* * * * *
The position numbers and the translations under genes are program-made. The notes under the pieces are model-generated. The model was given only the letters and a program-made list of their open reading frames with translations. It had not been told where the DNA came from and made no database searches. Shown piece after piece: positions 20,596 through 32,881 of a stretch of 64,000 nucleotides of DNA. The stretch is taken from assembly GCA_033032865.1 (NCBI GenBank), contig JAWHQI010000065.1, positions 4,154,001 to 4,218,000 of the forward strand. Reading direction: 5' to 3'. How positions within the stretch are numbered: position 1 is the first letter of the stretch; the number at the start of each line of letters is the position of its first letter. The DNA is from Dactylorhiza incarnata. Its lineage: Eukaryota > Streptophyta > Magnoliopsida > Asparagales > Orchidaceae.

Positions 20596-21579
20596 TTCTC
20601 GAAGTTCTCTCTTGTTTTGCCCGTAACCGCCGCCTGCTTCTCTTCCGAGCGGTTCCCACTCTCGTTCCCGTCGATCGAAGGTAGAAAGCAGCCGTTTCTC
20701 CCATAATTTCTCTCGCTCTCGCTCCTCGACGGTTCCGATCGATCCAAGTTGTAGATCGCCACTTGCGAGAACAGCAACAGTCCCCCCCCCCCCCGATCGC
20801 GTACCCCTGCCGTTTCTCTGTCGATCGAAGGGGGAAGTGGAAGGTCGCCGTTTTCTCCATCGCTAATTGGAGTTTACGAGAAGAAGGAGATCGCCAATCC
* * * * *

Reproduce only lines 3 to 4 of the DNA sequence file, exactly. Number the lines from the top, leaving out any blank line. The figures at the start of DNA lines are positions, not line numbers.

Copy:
20596 TTCTC
20601 GAAGTTCTCTCTTGTTTTGCCCGTAACCGCCGCCTGCTTCTCTTCCGAGCGGTTCCCACTCTCGTTCCCGTCGATCGAAGGTAGAAAGCAGCCGTTTCTC